Opinion: Seniors, let’s keep in touch

YJ Si, Editor-in-Chief

Art by Maddie Comstock.

I had a conversation with a friend a few weeks ago about what I suppose is now a regular topic of discussion among us seniors: Whether or not we can maintain our friendships beyond high school. Something he told me in that conversation was that had he not chosen to stay in San Diego, he thinks he would lose contact with about 95% of our entire friend group. 

I talked about it with a few more people, and they echoed that sentiment. But the idea of losing contact with so many people I care about scares me.

The class of ’22 is the first senior class since the pandemic began to participate in all the activities of a traditional senior year. We were able to experience a fully in-person school year after a year and a half of online school. And unlike the two senior classes before us, we got the chance to come back to school and see friends and acquaintances who, for nearly half of our high-school lives, we had only seen through a screen. 

I think that experience made this year a uniquely interpersonally connected one. I would certainly believe that being separated from other people for so long made me more likely to make new connections and forge deeper bonds with people this year than if we had stayed in person the entire time. In a way, I think that being starved of companionship and being given time to grow has made this year’s newfound connections a lot more meaningful.

Sometimes I’ve daydreamed about what it might be like 10 years from now to move to a new city and bump into a friend from high school—excitedly greeting each other, hugging and making plans to grab coffee and catch up. When we do catch up, we, of course, laugh about the good old times and watch the other person with an air of admiration as we realize how much they’ve changed, grown, and accomplished since we were kids.

But as I go through the motions of every day, trying to keep myself awake in a class that no longer assigns work, chuckling and joking with the friends that, for many of us, we’ve known for a decade, I can’t shake the creeping feeling that I will never see my good friends again. 

Inspirational speakers talk about this all the time—“If you’re in high school right now, take all the risks you can. You’re never going to see the people you see right now in high school after you graduate. Once you leave and go out into the real world, you’ll realize those friendships were purely based on location and chance.”

That doesn’t inspire me at all. In fact, it makes me terribly sad. For one, I hate the idea that out of all the amazing people I’ve connected with, I’m only going to see 5% of them once I “get out into the real world.” Second, is it really true that the deep connections I’ve made with people here were just based on proximity? I don’t think that means those relationships aren’t valuable. After all, aren’t all friendships based on location and chance? Our class has experienced the most formative years of our life so far together, and I think it would be a bummer to let that shared experience fizzle out.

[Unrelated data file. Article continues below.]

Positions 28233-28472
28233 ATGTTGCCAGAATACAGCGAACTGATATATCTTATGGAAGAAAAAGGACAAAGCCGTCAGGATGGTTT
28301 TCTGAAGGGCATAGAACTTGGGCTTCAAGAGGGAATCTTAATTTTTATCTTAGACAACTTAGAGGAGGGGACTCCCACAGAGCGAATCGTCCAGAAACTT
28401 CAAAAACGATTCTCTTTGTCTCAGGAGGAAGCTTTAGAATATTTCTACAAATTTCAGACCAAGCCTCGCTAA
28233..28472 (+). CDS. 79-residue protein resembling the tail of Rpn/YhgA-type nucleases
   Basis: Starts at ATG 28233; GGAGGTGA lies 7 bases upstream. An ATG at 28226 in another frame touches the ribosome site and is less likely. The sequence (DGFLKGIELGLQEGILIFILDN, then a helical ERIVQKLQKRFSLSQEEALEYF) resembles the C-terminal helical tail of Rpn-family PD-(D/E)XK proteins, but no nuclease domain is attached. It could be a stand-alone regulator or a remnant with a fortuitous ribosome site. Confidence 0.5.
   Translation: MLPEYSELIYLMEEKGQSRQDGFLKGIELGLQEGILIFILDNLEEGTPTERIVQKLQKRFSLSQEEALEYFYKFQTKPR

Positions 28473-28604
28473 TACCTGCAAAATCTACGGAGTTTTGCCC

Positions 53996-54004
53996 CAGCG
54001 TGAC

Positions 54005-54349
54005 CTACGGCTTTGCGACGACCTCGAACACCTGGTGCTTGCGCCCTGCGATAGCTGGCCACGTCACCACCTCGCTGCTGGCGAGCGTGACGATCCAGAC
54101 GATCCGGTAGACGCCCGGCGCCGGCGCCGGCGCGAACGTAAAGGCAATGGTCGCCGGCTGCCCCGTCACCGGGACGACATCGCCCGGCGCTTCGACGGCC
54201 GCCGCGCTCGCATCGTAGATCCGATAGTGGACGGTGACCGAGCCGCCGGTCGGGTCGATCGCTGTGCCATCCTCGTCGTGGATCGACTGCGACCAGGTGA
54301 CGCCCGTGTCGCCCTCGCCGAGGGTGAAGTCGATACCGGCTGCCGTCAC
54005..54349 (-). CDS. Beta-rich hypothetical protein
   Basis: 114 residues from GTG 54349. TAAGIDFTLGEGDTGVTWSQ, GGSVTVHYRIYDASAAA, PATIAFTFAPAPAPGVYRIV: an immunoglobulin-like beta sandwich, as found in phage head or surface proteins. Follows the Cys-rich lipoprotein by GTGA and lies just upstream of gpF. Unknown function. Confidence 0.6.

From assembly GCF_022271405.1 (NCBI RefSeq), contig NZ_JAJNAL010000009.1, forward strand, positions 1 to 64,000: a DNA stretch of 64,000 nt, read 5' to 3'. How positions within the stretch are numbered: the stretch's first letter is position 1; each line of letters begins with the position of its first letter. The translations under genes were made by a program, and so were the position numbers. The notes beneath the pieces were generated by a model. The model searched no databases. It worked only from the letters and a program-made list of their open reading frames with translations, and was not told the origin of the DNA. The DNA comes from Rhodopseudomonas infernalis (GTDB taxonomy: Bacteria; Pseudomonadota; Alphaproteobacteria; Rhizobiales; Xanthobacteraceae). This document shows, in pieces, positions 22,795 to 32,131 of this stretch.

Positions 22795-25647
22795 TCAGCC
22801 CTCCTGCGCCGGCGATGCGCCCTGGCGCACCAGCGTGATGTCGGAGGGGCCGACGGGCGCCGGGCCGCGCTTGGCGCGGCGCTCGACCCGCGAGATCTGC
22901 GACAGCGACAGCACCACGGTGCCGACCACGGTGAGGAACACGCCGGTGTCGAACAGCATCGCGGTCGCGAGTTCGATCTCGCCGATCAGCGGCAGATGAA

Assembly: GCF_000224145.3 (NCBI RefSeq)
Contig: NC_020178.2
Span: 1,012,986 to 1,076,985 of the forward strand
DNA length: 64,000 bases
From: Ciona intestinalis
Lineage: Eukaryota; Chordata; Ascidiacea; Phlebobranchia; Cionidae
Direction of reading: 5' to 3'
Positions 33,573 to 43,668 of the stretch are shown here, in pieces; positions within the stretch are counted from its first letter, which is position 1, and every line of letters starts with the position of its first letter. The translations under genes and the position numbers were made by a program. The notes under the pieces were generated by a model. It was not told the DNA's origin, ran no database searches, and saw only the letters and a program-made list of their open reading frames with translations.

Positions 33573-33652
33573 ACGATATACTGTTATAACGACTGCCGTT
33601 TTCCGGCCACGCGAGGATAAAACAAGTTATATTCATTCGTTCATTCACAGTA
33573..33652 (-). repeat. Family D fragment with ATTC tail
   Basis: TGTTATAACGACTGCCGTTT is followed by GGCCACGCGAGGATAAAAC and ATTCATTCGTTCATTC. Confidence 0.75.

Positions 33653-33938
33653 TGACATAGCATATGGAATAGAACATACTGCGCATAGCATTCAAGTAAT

What I know right now, though, is that the relationships we have with our friends in high school are valuable, and I certainly want to stay updated and in touch with everybody I know here. 

Of course, we can make promises to visit whenever we can, or see each other when we’re home, but realistically, life probably will get in the way. I’ve heard way too many stories about people who lose touch with their friends and only see them through Facebook, or, for our generation, mostly likely Instagram or Snapchat. I’ve already had older friends do that. 

But, again, I personally highly value the friends I’ve made here in high school, and it sucks to think about the idea that I may never hear from some of you again. I don’t want your signature in my yearbook to be the last thing I have to remember you by. 

Of course, none of us are obligated to stay in touch. I’m certain some of us can’t wait to be rid of high school and everything or everyone that comes with it. Nobody has to stay connected with everyone, and nobody should feel guilty if life just doesn’t let it happen. 

But I, for one, promise to myself (though perhaps naively), that I will continue to stay in regular contact with the people I met here. I promise that I won’t let the people I moshed with, ate brunch with, and studied with till 3 a.m. drift away and become strangers. I hope we seniors (and you underclassmen) continue reaching out to each other even after we’re no longer forced to see each other every day. And if guilt-tripping you in the school newspaper is what I have to do to get you to stick around, that’s exactly what I’ll do. 

Let’s keep in touch, yeah?